Turkish Lira Tumbles to Record Low After Central Bank Cuts Rate
(Bloomberg) -- The Turkish lira blew past another record low after the central bank cut interest rates for a fourth straight month, a move that risks jeopardizing currency stability and stoking inflation already running at the fastest pace in three years.
The lira fell as much as 5.4% to 15.6583 against the dollar after the decision. Under pressure from President Recep Tayyip Erdogan, officials cut the one-week repo rate by another 100 basis points to 14%, in line with the median estimate in a Bloomberg survey.
While the currency pared some losses after the central bank said it had exhausted the ‘limited room’ it had for interest-rate cuts, analysts were not convinced that was enough to put an end to the slide. The lira has lost almost half its value since an easing cycle kicked off in September and is on track for its biggest annual depreciation since a financial crisis in 2001.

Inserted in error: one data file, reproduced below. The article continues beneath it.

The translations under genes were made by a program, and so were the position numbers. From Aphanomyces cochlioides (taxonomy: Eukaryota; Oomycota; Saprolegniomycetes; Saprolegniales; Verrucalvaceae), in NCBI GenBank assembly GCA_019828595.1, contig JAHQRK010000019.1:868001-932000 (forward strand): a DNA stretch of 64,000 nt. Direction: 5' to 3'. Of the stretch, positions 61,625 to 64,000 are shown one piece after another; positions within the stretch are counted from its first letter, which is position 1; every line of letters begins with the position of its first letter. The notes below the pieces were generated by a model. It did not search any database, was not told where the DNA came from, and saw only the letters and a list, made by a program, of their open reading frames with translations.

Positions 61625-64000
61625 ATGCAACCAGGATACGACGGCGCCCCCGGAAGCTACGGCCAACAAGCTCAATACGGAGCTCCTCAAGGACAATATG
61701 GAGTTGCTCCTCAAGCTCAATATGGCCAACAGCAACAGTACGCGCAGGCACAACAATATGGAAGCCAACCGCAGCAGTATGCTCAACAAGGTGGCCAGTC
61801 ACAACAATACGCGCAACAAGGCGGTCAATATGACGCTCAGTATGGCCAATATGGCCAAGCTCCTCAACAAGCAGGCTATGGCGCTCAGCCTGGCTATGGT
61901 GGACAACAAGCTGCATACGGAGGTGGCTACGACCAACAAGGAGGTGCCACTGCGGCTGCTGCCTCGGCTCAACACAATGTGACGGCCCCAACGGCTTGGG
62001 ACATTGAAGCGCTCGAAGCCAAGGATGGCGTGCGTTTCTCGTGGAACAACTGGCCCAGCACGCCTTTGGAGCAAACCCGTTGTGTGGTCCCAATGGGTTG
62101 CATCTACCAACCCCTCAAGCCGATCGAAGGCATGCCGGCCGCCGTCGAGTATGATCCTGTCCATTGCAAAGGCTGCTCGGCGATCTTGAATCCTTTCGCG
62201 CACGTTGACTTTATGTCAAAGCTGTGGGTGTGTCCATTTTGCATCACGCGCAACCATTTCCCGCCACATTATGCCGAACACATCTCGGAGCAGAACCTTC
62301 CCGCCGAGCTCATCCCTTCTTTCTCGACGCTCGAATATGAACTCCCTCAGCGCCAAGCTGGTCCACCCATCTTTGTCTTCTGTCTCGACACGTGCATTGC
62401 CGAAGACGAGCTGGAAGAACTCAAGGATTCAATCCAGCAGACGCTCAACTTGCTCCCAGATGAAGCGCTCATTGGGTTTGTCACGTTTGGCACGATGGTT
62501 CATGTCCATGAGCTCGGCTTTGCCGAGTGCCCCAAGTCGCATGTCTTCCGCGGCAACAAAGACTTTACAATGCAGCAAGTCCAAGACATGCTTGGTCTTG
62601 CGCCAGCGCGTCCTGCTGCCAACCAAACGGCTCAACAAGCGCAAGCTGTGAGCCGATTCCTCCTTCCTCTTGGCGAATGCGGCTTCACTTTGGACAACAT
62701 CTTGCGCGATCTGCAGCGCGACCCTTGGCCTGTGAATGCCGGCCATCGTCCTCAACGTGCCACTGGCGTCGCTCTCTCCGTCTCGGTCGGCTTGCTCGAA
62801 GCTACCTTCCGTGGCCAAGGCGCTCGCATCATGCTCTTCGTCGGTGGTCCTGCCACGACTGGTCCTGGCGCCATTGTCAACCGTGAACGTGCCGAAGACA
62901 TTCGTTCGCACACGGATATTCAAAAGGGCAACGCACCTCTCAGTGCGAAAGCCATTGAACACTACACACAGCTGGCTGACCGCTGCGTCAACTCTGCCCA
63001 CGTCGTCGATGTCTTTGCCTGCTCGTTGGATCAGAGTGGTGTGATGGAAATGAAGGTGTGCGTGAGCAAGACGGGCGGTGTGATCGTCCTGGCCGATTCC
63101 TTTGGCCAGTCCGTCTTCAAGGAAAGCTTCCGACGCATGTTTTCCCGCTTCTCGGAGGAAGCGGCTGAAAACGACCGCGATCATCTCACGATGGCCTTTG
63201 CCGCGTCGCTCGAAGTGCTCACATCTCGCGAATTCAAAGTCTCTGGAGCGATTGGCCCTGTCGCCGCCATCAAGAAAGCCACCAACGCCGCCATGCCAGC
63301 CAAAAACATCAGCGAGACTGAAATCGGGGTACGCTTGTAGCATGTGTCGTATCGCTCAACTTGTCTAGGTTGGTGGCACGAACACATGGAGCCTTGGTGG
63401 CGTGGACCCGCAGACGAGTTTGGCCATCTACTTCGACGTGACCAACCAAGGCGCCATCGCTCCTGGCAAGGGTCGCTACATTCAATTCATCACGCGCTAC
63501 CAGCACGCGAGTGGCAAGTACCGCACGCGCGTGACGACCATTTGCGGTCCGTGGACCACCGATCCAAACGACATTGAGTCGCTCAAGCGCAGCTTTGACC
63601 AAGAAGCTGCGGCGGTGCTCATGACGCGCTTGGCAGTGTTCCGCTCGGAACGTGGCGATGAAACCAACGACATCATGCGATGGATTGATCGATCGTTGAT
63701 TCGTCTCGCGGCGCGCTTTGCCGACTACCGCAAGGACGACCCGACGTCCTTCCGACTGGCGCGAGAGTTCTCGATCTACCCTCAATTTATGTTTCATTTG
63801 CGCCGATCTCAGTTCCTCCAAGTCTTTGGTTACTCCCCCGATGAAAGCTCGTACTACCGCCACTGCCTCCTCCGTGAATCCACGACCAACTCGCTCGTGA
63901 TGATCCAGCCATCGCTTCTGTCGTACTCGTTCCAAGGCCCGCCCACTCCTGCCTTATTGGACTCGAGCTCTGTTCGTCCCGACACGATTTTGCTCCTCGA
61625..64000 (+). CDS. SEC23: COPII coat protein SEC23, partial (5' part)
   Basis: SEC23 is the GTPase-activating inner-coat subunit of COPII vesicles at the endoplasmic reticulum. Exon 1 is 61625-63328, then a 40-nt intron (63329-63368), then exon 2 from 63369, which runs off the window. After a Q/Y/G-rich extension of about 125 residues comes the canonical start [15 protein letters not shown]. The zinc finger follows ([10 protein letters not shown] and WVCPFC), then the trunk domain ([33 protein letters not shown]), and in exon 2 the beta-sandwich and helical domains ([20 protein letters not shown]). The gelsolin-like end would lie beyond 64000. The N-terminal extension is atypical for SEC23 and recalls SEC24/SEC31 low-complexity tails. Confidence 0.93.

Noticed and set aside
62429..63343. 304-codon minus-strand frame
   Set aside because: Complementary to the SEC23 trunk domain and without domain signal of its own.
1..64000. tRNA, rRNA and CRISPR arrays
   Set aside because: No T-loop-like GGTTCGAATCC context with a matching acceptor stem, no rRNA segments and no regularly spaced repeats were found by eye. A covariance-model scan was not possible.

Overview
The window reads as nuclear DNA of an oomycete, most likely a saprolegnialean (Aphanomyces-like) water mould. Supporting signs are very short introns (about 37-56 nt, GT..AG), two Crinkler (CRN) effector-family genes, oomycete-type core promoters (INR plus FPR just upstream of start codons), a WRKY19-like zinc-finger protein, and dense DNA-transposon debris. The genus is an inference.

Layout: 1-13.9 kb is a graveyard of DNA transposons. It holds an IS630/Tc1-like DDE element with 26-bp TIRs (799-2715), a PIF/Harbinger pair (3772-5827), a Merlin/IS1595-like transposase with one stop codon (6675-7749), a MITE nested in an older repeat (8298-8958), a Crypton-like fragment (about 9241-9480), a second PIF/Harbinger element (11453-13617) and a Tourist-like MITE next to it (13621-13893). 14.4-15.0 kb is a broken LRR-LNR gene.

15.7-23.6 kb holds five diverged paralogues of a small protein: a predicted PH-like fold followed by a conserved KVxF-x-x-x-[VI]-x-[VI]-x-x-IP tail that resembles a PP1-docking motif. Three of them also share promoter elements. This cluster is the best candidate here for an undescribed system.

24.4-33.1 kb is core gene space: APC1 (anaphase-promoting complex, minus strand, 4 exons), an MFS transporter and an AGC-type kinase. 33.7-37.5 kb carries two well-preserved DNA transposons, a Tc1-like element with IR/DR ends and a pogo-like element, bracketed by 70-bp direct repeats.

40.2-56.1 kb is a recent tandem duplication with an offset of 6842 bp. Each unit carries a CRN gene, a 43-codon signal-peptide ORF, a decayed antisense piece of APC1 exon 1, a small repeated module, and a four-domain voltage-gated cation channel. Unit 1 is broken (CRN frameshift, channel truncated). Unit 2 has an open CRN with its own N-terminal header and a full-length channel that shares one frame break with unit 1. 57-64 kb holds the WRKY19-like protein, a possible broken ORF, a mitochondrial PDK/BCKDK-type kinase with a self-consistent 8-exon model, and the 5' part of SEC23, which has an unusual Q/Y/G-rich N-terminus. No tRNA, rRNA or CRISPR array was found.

The phrasing around the duration of the pause in the easing cycle was “less aggressive than we would have hoped for,” said Simon Harvey, a senior FX market analyst at Monex Europe Ltd. Today’s decision “won’t ease pressure on the lira,” he said.
Turkey’s key policy rate now stands around 7 percentage points below consumer inflation. That’s spurring demand for dollars as concern grows that Erdogan’s drive for easy monetary policy will debase the local currency and erode savings. Contrary to orthodox economic theory, the Turkish president believes that low rates curb rather than spur inflation.
The central bank carried out four direct interventions by selling dollars on the market over the past two weeks, to help stem the depreciation. Officials have slashed borrowing costs by 500 basis points since September, even as inflation accelerated to 21.3% last month, more than four times the official target.
“Rising inflation prints in the first quarter will only embolden short-selling in TRY as markets are still convinced that Erdogan, and his preference for lower rates, is driving the decision behind rates,” Harvey said.
Turkey’s benchmark stock index rose as much as 2.8% after the decision. The gauge has rallied more than 30% over the past month to an all-time high as investors piled into equities to hedge against inflation.
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